Personal allowance headlines while pensions tax relief off the hook in pre Brexit Budget
29 October 2018
Headline news from Chancellor of the Exchequer Philip Hammond’s Budget speech was that personal tax allowances of £12,500 basic rate and £50,000 higher rate thresholds promised in the Conservative party manifesto would be brought forward a year and implemented in April 2019.
And after weeks of speculation that pensions tax relief would be used to help fund the government’s spending plans for the NHS, the potential raid by the Chancellor of the Exchequer did not happen.
However, as Jason Hollands, managing director of investment and financial planning group Tilney, notes, these reliefs looked to have been living on borrowed time since the Chancellor’s predecessor, George Osborne, came close to overhauling them in 2016.
Hollands comments: “The current system of pension tax reliefs have proved as resilient as a cat with nine lives. While that will undoubtedly be welcomed by many middle class professionals, with a potential Labour government in the wings no one should take the long-term continuity of such generous reliefs for granted because of today’s stay of execution.”
Treasury papers confirmed that the Lifetime Allowance for pensions savings will increase in line with CPI for 2019-20, rising to £1,055,000. Starting rate for savings – the band of savings income that is subject to the 0% starting rate – will be kept at its current level of £5,000 for 2019-20.
ISAs and Child Trust funds
Individual Savings Account (ISA) annual subscription limits for 2019-20 will remain unchanged at £20,000. The annual subscription limit for Junior ISAs for 2019-20 will be uprated in line with CPI to £4,368.
The government will publish a consultation in 2019 on draft regulations for maturing Child Trust Fund accounts. The annual subscription limit for Child Trust Funds for 2019-20 will be uprated in line with CPI to £4,368.
However, the Chancellor tightened the rules around Entrepreneurs Relief, in a move that will affect smaller employee shareholders. As of now, shareholders must have at least a 5% share of the profits and net assets of a company to benefit from the 10% Entrepreneurs Relief rate of capital gains tax. Hammond also announced a doubling of the minimum holding period from 12 to 24 months to better target capital gains tax at true entrepreneurs.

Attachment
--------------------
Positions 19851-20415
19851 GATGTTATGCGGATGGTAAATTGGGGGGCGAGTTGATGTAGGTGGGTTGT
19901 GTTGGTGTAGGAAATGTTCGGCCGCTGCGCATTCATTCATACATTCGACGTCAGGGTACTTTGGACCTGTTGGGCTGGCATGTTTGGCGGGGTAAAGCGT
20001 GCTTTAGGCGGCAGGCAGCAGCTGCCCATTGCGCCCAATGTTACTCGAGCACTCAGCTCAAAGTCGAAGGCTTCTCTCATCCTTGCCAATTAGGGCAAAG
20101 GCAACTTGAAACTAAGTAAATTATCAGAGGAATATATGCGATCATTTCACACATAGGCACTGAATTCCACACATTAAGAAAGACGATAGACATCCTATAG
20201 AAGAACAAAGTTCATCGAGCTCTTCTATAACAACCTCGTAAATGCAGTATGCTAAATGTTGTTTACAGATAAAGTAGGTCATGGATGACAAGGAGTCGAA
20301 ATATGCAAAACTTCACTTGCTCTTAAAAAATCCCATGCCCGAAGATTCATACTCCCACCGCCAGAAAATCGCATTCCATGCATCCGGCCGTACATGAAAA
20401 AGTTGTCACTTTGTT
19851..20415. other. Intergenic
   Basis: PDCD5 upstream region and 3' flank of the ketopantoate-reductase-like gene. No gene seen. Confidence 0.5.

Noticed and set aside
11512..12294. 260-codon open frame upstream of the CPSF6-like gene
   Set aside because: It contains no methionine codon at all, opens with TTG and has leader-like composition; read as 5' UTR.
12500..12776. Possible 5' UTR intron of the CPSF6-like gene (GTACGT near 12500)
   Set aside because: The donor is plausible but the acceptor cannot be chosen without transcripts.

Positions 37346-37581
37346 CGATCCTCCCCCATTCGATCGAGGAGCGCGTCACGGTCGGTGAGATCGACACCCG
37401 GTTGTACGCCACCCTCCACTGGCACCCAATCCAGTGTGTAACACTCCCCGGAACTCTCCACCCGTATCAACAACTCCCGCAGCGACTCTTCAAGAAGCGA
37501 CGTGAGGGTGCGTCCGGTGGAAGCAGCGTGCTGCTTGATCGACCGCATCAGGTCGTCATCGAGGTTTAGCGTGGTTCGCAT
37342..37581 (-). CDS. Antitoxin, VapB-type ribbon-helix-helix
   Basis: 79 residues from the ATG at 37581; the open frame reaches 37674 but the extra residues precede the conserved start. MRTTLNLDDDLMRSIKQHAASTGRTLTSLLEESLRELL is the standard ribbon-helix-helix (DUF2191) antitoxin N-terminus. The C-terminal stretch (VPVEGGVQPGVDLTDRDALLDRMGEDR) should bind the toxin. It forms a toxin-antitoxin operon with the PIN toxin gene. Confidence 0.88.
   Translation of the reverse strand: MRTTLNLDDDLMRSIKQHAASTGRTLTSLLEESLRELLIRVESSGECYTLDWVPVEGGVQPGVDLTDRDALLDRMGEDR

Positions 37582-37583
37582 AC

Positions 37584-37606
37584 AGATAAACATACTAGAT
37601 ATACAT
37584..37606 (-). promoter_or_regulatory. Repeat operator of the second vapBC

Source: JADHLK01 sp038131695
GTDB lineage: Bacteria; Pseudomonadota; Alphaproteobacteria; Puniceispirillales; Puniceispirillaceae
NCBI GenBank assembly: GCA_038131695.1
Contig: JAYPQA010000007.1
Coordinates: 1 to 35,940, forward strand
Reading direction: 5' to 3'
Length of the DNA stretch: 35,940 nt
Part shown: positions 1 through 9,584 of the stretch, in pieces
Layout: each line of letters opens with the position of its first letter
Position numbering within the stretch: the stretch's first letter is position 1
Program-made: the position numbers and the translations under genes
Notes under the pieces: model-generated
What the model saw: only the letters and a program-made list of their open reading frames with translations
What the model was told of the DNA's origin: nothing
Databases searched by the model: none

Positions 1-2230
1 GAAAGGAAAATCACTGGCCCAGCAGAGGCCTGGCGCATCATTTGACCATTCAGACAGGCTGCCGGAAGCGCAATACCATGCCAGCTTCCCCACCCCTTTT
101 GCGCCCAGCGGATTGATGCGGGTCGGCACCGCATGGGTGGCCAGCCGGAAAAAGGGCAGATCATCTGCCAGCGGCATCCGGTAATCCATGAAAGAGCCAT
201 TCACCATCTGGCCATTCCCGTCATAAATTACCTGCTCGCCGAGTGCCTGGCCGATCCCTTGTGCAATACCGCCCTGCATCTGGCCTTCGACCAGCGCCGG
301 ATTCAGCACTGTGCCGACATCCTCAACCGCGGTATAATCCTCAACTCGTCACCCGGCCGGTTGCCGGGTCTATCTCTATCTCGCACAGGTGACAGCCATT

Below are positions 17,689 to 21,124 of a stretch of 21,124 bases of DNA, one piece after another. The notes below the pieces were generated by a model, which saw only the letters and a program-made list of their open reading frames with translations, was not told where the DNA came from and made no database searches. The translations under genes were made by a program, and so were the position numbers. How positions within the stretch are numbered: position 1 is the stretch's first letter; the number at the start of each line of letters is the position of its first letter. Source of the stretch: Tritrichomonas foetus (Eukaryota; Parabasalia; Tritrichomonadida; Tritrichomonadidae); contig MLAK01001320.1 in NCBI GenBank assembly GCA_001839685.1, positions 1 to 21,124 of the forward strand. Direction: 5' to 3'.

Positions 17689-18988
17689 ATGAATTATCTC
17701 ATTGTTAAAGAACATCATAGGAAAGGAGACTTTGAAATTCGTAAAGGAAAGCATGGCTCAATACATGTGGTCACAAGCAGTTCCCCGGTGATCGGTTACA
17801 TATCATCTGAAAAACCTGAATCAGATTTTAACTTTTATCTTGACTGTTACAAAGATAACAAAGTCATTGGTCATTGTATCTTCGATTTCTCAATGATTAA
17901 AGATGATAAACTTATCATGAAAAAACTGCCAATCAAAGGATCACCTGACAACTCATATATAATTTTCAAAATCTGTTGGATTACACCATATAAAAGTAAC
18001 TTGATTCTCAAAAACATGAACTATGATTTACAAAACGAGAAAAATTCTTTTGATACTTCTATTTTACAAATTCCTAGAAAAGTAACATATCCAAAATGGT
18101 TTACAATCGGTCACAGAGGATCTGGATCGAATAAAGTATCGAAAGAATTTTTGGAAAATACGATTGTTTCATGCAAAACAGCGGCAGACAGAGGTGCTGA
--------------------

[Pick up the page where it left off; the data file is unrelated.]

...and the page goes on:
The Chancellor’s also announced that contractors working for a single employer in medium and large private sector companies will be taxed as employees from 2020. In the light of this, pensions giant Aegon called upon the government to also grant them employee pension benefits.
Steven Cameron, pensions director at Aegon, explained: “It makes sense to class contractors and consultants working for a single employer within the private sector as employees, extending the rules already in place in the public sector. With implementation deferred until April 2020, we urge the government to take the next step and ensure they are not only taxed as employees but receive the same benefits as employees, including being automatically enrolled into a workplace pension with an employer contribution.”
Cameron also pointed out the need to address the pension gap that exists for the self-employed who do not currently benefit from auto-enrolment.
He elaborated: “While bringing these contractors and consultants into auto-enrolment would be a step in the right direction, it would still leave a gaping hole in the retirement prospects of others in the growing army of self-employed and gig economy workers. The government needs to look for a solution along the lines of auto enrolment that makes pension saving the default for all such workers if we’re to avoid them retiring as second class pension citizens with nothing more than a state pension.”